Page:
Derek and Pam Helt always felt drawn to overseas service. Soon after their wedding, they had the opportunity to spend some time in Argentina. Although the Helts wanted to put down roots in the South American country, life didn’t work out as planned.
Fast forward to their late 40s, the Helts became exposed to life in Cambodia thanks to a church trip with a congregant who had been visiting the Southeast Asian country for the last decade with a few Cambodian-Americans.
After another trip the next year with more family members, Derek and Pam decided they wanted to spend the next few years working in Cambodia doing something, but weren’t sure what they had to offer. Soon, the Helts became aware of Agape International Missions, or AIM. AIM’s mission in Cambodia centers on the trafficking of minors and women in the sex trade, and has a four-prong approach for combating the phenomenon: prevent, rescue, restore and reintegrate.
Another American Christian couple, Pastor Don Brewster and his wife Bridget, started the anti-trafficking arm of AIM after visiting Cambodia in 2005. While they witnessed the crushing poverty many in the war-torn nation live in, he was unaware until returning home the scourge of sex trafficking that plagues the country. On their website, the Brewsters explain,
“The very children I held hands with and saw running in the streets were not just trying to survive poverty. Many were living in hell, enduring torture,” says Don. “I couldn’t believe it was right under my nose and I didn’t even know it.”
Far from hidden, the community of Svay Pak, in particular, is a notorious haven for international pedophiles where girls as young as 8 brazenly wave foreigners toward brothels and karaoke bars to purchase sex. These children were trafficked from Vietnam, kidnapped from rural communities, sold by impoverished family members or exploited by members of their community. Once a girl is controlled by a pimp or brothel owner, she is forced to sell herself up to 12 times a night.
Many organizations in Cambodia (where I’ve spent a good deal of time myself) are interested in one flashy objective without seeing the full-picture of the needs of the community. In one town I lived in, Siem Reap, there was an organization that taught children how to become photographers. After these volunteers left, children were left with skills — but no cameras or ability to market their new skills. Volunteers often swoop in, decide what Cambodians need, offer unsolicited help, then take off, leaving a situation sometimes worse than what they found in the first place.
Once a girl is controlled by a pimp or brothel owner, she is forced to sell herself up to 12 times a night.
How is AIM different? Almost everyone, including the Helts, fundraise for their own salaries. Its volunteers focus on helping women stay out of brothels, conducting raids with trained Western law enforcement personnel in conjunction with a team of trusted Cambodian counterparts, and then staff rehabilitation centers to help women and children heal from their experiences and teach new skills to keep them from returning. Westerners and Cambodians staff every part of AIM’s mission, with the goal that operations will one day be passed onto local staff. That’s already happened in Siem Reap. The last of the Western staff have moved down to the capital, Phnom Penh, to work with the rest of the AIM staff there, including the Helts.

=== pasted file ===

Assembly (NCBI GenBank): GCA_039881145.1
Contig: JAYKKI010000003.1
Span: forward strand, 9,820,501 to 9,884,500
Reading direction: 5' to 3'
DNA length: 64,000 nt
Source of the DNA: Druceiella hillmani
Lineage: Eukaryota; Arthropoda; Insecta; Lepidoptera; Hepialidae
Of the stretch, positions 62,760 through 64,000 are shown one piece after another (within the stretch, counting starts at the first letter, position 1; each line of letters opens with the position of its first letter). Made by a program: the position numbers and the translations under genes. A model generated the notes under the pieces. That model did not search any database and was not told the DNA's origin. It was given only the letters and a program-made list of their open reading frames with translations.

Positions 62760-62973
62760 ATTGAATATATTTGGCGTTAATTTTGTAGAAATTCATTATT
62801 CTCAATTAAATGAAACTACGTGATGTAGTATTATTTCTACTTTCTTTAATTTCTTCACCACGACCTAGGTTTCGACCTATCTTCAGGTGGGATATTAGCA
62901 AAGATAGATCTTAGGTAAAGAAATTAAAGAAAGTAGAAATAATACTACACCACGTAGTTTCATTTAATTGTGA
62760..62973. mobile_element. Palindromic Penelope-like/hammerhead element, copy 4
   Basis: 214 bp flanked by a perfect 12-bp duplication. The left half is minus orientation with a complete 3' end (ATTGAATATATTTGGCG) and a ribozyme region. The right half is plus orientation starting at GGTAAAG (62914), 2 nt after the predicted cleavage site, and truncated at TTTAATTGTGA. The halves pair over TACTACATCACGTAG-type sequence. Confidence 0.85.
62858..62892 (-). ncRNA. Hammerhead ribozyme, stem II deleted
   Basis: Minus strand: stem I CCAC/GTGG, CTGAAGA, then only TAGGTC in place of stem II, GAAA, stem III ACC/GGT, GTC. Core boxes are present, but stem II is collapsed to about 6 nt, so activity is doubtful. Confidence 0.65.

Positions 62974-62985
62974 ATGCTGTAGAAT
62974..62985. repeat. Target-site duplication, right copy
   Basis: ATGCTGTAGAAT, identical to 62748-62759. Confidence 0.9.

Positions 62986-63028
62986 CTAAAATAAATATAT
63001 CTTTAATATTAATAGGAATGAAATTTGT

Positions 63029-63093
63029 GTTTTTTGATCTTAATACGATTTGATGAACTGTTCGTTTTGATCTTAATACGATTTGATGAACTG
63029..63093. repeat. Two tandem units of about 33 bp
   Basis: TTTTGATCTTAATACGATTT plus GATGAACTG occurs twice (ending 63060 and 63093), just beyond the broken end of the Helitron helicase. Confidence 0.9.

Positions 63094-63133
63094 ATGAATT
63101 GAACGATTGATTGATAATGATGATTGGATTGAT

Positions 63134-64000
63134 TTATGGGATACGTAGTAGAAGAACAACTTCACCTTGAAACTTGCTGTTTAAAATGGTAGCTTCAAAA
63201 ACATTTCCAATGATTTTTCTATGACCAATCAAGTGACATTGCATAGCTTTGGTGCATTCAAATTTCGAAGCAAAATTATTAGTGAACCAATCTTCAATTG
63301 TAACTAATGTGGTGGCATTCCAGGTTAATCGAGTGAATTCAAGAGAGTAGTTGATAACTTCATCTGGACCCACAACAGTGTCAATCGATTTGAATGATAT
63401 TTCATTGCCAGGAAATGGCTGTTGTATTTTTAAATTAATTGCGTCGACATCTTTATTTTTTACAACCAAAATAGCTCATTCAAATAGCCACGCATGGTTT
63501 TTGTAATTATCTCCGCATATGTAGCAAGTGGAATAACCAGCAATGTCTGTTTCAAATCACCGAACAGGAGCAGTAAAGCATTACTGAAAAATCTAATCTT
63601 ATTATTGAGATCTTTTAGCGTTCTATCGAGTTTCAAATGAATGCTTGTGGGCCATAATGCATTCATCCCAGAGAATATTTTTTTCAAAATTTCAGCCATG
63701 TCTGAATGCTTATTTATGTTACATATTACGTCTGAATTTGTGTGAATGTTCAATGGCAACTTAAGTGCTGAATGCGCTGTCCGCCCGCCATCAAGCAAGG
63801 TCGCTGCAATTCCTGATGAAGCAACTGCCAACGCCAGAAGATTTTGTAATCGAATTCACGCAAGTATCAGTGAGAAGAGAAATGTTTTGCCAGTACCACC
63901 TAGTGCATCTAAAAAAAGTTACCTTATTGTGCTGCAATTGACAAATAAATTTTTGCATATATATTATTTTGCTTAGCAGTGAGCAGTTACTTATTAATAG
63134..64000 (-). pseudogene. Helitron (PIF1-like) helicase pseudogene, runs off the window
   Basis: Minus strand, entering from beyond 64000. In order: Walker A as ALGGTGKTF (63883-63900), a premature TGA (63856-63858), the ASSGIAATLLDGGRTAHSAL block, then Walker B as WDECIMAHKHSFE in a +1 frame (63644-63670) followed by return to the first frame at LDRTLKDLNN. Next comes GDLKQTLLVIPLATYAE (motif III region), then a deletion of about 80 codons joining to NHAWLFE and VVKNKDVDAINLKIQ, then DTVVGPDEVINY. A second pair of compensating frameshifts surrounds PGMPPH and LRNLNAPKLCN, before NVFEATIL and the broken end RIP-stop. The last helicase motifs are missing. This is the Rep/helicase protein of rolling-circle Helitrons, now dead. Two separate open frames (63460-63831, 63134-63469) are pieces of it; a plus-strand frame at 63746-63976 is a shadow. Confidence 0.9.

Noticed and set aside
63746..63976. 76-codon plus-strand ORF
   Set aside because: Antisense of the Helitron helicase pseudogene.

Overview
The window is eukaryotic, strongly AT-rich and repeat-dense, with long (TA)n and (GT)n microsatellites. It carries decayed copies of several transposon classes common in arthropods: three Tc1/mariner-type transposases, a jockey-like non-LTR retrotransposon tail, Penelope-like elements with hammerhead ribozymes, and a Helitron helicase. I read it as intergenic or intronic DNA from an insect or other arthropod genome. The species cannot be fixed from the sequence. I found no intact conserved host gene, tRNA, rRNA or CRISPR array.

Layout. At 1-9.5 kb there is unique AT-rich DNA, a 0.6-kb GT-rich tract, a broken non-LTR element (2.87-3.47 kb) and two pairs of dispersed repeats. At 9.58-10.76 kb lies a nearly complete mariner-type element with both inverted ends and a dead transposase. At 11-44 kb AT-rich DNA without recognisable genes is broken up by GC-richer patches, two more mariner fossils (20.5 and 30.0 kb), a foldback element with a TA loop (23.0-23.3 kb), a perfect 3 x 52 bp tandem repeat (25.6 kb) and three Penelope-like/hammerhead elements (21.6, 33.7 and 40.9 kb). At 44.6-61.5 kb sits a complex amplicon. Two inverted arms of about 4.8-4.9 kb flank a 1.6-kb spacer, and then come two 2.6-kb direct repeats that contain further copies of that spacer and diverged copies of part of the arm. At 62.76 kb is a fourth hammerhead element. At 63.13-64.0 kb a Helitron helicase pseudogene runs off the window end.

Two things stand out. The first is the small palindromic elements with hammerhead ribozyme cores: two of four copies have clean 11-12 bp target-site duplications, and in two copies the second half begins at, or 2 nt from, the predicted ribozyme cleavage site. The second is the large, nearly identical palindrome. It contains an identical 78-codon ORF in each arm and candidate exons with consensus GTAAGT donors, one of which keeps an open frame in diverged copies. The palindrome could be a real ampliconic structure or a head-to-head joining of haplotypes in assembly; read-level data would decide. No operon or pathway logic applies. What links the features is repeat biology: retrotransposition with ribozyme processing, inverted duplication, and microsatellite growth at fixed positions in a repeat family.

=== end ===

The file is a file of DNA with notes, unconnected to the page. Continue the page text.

Pam and Derek are officially “directors of staff care” and spend their days doing everything possible to make the Western staff situated, settled and cared for. After selling their home, cars and quitting their jobs, the Helts spend their days in the hectic city of Phnom Penh meeting newly arrived volunteers at the airport, visiting staff in their workplaces or, providing spiritual and emotional guidance to those working on the front lines carrying out AIM’s mission. These volunteers range in age from 23 to other couples in their 50s and 60s.
AIM is staffed by mostly American volunteers and low-paid Christian employees who have walked away from their entire lives at home in order to live and work in one of the poorest countries in the world.
AIM doesn’t take any government money — not from the U.S. government and certainly not from the often corrupt and bankrupt Cambodian government — in order to maintain operations. AIM is kept running thanks to the sacrifices of its volunteers and staff, in addition to those in the U.S. funding their mission.
While AIM is a Christian organization, with a Christian mission and staffed by Christians, they aren’t practicing what many in the Cambodian NGO-world call “rice for prayer.” There is no quid-pro-quo for anyone at AIM, including Derek Helt, a former pastor. While teaching about Christianity is available to those in AIM’s programs, attendance is not mandatory. The Christian ideal driving those at AIM isn’t conversion, Derek told me, instead “unconditional love is the idea.”
You can donate to AIM’s Cambodian anti-trafficking project here.
Bethany Mandel is a contributor for Opportunity Lives. You can follow her on Twitter @bethanyshondark.